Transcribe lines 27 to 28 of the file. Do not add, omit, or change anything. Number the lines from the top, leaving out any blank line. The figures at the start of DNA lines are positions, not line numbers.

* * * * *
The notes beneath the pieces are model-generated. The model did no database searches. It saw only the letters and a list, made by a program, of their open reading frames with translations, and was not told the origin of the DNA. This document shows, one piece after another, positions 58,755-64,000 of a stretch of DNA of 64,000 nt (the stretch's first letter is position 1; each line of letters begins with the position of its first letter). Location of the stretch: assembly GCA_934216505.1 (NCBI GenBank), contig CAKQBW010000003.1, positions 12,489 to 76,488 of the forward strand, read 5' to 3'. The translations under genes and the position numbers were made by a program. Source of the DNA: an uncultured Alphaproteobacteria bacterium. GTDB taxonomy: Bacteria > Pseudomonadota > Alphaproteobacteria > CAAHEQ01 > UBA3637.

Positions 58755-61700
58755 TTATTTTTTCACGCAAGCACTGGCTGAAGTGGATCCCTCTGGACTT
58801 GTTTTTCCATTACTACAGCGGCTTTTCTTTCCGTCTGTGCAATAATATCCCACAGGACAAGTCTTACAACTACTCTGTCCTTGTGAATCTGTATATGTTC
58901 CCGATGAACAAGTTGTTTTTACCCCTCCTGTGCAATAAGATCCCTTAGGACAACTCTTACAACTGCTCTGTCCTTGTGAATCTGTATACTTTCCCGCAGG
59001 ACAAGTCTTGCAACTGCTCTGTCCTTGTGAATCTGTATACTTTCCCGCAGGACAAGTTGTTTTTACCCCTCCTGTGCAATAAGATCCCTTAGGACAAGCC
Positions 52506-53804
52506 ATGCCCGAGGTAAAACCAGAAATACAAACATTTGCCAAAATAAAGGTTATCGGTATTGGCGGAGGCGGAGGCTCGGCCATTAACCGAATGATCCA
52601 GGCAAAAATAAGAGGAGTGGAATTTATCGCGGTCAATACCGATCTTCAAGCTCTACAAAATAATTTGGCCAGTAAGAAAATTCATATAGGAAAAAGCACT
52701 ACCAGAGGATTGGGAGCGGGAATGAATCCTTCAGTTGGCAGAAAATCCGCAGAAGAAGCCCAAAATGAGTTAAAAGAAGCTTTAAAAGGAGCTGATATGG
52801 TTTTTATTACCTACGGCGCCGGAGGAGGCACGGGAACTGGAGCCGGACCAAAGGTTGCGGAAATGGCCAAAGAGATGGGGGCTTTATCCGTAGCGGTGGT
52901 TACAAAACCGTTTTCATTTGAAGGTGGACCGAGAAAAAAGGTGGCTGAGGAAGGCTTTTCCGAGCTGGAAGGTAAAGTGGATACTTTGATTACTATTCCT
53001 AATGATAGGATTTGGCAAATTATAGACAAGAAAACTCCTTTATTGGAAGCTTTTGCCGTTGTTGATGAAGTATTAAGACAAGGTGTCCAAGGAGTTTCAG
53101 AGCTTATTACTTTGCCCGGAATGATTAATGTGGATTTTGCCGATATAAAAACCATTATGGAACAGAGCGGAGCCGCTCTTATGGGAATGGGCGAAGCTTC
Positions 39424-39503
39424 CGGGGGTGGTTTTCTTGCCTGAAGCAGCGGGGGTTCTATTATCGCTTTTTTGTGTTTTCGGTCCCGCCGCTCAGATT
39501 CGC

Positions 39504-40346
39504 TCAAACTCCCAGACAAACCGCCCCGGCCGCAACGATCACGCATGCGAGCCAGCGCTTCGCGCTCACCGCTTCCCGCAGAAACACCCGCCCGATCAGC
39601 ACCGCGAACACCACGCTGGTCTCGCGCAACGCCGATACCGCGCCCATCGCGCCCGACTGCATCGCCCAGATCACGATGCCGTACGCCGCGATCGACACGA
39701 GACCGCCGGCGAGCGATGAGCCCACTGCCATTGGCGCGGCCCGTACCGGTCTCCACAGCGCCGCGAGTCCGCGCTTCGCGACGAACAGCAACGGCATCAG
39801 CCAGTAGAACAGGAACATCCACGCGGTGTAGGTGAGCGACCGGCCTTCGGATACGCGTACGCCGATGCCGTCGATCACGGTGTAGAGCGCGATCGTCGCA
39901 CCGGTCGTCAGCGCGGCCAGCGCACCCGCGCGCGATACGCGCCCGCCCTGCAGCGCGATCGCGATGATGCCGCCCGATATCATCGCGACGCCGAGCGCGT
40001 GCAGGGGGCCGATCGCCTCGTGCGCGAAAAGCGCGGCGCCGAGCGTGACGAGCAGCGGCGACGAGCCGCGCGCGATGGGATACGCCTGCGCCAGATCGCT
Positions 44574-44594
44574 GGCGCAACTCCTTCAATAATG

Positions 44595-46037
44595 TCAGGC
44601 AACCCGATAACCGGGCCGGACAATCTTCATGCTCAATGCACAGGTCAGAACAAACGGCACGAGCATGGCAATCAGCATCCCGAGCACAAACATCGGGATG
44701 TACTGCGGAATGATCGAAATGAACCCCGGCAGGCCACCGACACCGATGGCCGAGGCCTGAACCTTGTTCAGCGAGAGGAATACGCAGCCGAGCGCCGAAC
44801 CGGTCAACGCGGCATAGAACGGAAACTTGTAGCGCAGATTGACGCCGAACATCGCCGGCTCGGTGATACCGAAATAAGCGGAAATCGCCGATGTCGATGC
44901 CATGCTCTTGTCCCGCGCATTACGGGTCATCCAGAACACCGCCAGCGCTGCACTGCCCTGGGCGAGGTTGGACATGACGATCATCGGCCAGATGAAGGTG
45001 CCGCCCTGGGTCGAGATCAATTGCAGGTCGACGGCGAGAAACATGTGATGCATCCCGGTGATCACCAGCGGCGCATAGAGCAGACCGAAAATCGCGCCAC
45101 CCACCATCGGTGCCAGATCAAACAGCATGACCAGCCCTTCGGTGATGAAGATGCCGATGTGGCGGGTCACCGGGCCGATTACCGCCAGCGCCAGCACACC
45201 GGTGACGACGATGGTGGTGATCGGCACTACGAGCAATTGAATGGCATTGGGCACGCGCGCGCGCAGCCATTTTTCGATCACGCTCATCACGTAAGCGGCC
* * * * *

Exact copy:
Positions 44595-46037
44595 TCAGGC